Taurus Curve: My Worst Backup Gun Match Yet!

A little while back during the summer I went to our monthly Backup Gun Match with, of all things, a Taurus Curve. Why do I even own one of those? Well, I found one new in the box at a local gun show for less than $200. Because it is such an unusual gun in a bunch of ways, I figured it really deserved a place in the Forgotten Weapons Collection. So, I bought it, and just left it in the box. Several months later, debating what to run at the match, I realized I still had that Curve, still unfired in the box. Well, 90%+ of the people who bought one of those would have done nothing but load a magazine and stick it in a pocket, so why not run it just that way? All I did was check to make sure the laser’s batteries were still working.

…not that the laser ended up making any difference. This was my worst Backup Gun Match that I can remember. Hopefully all the failure is at least entertaining!

Also, thanks to Roger for rescuing me with his G1 Yeet Cannon on the last stage!


    • The C9 has surprised me on many occasions. Yes it’s made mostly of zamak and “high tech polymer” (PE plastic) but it will generally hit what your aiming at and not have stoppage problems. It’s funny that this pistol ranks number 2 in Ian’s and Carl’s Arizona diarrhea aka mud test. There’s a lot to be said for that. As a back up gun that won’t rust to death in the constant temperature changes in the vehicle or a pistol for something like a storage tube it would be well suited. I plan on adding one to my toy box in the future.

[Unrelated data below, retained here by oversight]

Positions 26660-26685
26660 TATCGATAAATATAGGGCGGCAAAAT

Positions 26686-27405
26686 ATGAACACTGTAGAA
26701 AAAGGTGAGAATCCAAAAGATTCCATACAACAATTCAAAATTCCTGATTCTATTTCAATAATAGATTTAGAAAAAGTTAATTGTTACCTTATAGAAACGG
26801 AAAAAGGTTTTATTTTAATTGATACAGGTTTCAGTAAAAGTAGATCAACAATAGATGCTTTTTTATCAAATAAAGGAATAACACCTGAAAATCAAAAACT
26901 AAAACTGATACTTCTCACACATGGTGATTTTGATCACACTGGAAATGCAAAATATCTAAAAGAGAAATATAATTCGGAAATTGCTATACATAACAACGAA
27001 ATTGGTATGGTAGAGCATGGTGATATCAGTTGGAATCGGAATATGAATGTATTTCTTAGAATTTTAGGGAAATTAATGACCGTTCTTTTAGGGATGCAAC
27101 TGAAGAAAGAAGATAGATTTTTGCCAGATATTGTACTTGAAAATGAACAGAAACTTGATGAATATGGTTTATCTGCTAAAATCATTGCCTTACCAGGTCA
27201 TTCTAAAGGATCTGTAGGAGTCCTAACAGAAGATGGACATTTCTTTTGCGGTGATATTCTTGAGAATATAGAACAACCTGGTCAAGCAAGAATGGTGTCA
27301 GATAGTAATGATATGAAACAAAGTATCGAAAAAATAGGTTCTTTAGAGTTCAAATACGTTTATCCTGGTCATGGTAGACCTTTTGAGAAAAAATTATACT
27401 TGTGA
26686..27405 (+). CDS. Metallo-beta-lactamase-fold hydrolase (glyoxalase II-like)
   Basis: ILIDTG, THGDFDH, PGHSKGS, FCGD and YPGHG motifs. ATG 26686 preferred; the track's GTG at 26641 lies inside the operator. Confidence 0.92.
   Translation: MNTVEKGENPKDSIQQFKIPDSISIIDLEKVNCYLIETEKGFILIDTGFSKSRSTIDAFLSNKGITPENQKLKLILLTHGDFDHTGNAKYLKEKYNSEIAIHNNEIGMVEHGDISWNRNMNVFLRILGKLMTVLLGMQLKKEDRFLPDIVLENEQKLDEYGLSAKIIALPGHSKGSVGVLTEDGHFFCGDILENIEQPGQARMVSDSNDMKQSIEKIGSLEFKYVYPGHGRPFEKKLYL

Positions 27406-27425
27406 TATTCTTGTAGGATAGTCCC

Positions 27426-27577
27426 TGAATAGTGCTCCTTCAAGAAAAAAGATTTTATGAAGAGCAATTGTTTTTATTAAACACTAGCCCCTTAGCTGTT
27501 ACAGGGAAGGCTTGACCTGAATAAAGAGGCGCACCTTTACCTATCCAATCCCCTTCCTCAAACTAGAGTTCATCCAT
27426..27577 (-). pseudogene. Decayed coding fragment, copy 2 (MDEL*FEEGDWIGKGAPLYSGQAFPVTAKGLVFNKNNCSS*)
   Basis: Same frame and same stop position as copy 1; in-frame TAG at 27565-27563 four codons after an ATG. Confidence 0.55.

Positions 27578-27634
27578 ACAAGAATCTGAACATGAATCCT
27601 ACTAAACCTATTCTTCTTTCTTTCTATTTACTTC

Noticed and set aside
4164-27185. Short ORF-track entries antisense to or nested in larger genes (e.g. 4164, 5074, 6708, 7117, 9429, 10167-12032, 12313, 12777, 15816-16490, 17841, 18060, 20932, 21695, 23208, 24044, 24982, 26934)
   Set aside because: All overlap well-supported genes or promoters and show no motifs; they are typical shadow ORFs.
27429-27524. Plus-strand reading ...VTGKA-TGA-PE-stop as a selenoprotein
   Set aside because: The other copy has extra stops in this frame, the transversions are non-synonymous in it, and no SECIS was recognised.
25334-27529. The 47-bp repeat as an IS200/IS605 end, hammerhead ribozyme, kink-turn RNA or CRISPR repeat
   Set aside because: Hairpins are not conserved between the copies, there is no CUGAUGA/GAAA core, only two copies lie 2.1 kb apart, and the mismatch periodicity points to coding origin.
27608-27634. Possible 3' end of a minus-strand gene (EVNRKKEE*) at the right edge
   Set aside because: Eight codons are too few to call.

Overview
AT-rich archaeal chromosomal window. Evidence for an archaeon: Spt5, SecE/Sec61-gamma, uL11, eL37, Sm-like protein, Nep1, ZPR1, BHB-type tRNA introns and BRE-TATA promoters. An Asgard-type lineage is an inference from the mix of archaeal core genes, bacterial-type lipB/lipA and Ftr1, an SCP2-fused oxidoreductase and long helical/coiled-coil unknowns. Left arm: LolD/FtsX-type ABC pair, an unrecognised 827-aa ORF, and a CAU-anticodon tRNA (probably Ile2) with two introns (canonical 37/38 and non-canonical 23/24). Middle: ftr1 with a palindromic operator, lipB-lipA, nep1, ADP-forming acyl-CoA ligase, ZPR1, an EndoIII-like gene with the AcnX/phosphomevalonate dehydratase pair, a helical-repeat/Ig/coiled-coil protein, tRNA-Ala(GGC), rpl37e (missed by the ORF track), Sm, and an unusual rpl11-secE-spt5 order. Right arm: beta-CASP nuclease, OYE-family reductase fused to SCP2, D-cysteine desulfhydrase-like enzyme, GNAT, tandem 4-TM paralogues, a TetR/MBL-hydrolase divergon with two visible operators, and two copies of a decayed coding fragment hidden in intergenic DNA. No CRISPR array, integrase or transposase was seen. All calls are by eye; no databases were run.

• A comparison between the two is quite interesting. The Curve offers laser, light, compactness, and apparently saves compromises reliability. The Hi Point has no special feature, doesn’t care about compactness, and is reliable. Two different approaches to low cost guns.

    • They’d work just fine. But he’d have to actually zero the adjustable sights, lube the guns, and make sure he knew how the trigger works. Hint…they aren’t 1911 style triggers. They are a lot like a Glock trigger, really. Mushy, and a bit heavy.

  1. The Curve is a right-hander’s firearm. It is curved that way. It is not intended in any way for Lefties.
    It’s intended as a carry gun, not a nightstand gun, hence the curve. Even poor CHL holders may oil their firearm, which the lack of may well have contributed to the malfs.
    Lasers should be zeroed to the specific ammo being used, same as any other optic. It’s a daylight capable laser on a 5 yd gun, and Ian was trying to use it, unzeroed, at ranges well more than 5 yds – and it would have worked if only he’d zeroed it.

    Cheap click-bait slam on Taurus. About what I expect from other gun channels, not FW or InRange.

    • “(…)Even poor CHL holders may oil their firearm, which the lack of may well have contributed to the malfs.(…)”
      Conclusion of this test might be also that this automatic pistol does not work reliable with ammunition which was used. So far I know available 9×17 Kurz loading vary significantly ballistic-wise or at least so it seems looking at this table:
      therefore further test would be needed to detect if said automatic pistol is generally unreliable or only unreliable when combined with certain loading.

    • “(…)curve(…)”